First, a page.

A study by researcher Stuart Grande shows mHealth apps, such as Genia, help children with Juvenile Idiopathic Arthritis share their needs and experiences with their families and care teams.
Associate Professor Pamela Lutsey found that DOAC drugs appear to be just as safe to use as heparin and warfarin for treating venous thromboembolism in cancer patients.
The method developed by Assistant Professor Silvia Balbo may help researchers uncover the genetic chemistry leading to cancer development, which has broad applications ranging from understanding how toxins are affecting DNA in the body to developing tools to improve outcomes of chemotherapy.
A study by Associate Professor Sonya Brady shows that the “Communities That Care” model helps local stakeholders work together to analyze and stop some of the major health issues threatening their own neighborhoods.
Professor Michael Osterholm is leading research to improve the healthcare system’s ability to maintain a steady and adequate amount of critical medicines and supplies worldwide.
Regents Professor Michael Osterholm is leading the effort aimed at accelerating progress toward creating universal influenza vaccines.
Assistant Professor Dori Cross found that the use of health information exchange portals in skilled nursing facilities is languishing due to multiple barriers to their timely and consistent use.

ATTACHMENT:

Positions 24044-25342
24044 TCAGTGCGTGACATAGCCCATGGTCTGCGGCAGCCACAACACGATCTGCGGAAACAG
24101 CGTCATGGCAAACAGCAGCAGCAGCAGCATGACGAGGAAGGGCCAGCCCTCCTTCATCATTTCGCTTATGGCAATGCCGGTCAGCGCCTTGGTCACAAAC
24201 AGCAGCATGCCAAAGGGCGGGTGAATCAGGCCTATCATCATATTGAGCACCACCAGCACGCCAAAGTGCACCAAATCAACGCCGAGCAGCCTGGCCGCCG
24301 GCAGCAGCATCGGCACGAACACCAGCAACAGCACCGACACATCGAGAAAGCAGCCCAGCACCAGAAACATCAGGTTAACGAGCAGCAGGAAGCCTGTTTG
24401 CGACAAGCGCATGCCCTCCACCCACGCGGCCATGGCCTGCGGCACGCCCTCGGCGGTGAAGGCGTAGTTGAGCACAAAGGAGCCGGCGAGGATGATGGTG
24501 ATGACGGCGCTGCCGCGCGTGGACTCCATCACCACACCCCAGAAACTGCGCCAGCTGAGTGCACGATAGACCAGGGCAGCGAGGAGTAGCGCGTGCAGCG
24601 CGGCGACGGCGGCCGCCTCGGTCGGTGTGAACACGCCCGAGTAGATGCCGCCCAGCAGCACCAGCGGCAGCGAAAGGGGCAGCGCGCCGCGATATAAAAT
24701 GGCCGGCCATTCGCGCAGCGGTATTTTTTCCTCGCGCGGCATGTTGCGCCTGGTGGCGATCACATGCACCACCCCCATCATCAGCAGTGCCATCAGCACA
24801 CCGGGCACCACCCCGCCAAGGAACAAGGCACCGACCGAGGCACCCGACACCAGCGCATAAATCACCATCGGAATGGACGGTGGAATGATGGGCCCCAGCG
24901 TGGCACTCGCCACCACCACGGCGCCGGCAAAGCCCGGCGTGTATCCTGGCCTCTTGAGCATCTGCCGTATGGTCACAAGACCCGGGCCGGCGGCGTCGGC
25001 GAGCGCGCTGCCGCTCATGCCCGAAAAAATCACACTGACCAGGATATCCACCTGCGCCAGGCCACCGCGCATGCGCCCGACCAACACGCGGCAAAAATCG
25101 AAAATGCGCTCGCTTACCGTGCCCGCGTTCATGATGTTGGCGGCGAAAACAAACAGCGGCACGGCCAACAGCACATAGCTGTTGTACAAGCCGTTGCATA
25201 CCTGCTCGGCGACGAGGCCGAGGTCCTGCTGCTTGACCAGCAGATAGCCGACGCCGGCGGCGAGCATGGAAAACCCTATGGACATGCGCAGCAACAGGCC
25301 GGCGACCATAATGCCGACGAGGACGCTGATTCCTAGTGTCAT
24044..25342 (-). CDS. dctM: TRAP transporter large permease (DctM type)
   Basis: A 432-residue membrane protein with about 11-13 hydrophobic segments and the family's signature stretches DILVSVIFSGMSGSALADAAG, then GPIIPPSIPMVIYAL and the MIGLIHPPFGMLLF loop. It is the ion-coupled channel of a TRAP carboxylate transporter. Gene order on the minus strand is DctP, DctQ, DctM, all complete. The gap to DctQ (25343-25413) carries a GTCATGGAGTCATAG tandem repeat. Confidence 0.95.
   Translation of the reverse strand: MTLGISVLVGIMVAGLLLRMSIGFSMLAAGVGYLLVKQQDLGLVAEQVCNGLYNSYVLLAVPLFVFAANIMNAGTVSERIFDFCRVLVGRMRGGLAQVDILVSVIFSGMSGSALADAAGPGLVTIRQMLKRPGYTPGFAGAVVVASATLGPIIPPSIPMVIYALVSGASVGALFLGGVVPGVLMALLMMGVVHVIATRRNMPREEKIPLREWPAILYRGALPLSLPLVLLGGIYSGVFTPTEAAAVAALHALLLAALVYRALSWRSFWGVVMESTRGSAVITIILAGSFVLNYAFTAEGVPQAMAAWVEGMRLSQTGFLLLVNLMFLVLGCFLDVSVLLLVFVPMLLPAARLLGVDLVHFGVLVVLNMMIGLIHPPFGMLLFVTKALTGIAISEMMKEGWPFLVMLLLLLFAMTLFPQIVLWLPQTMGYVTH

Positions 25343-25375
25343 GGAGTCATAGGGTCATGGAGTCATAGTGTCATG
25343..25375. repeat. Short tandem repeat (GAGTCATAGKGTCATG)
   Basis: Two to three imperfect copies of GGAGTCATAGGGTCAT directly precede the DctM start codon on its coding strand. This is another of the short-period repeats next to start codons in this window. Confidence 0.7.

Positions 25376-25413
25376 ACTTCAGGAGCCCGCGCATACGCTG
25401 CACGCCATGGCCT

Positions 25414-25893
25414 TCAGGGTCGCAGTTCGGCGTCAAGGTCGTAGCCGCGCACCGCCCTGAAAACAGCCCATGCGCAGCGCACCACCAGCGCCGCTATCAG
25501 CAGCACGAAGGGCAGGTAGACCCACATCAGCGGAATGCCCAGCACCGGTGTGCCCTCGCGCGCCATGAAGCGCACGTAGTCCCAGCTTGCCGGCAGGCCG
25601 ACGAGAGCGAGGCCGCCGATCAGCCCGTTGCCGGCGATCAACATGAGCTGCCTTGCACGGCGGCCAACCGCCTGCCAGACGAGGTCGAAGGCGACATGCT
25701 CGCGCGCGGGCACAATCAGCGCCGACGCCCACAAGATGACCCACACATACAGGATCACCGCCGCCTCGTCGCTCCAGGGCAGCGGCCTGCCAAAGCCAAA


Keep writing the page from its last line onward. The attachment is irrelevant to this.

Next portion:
Recent research by Assistant Professor Nicole Basta reveals that only 20 percent of parents are aware that a vaccine to protect their children against meningococcal B disease exists.
A study by PhD student Jiani Yu shows the use of telemedicine grew nearly 7-fold in Minnesota between 2010 and 2015.
Faculty Joe Koopmeiners and David Vock will apply their methodology to data from 12 randomized trials of reduced-nicotine cigarettes to evaluate the impact of nicotine reduction as a regulatory policy.
A study led by Assistant Professor Rachel Hardeman found public health lacks a universal way of measuring structural racism and urges researchers to expand ways to quantify it for the study of its association with, and as a driver of, physical and mental health inequities.
Assistant Professor Rachel Hardeman tested a methodology called Public Health Critical Race Praxis that helps researchers remain attentive to issues of equity in their work.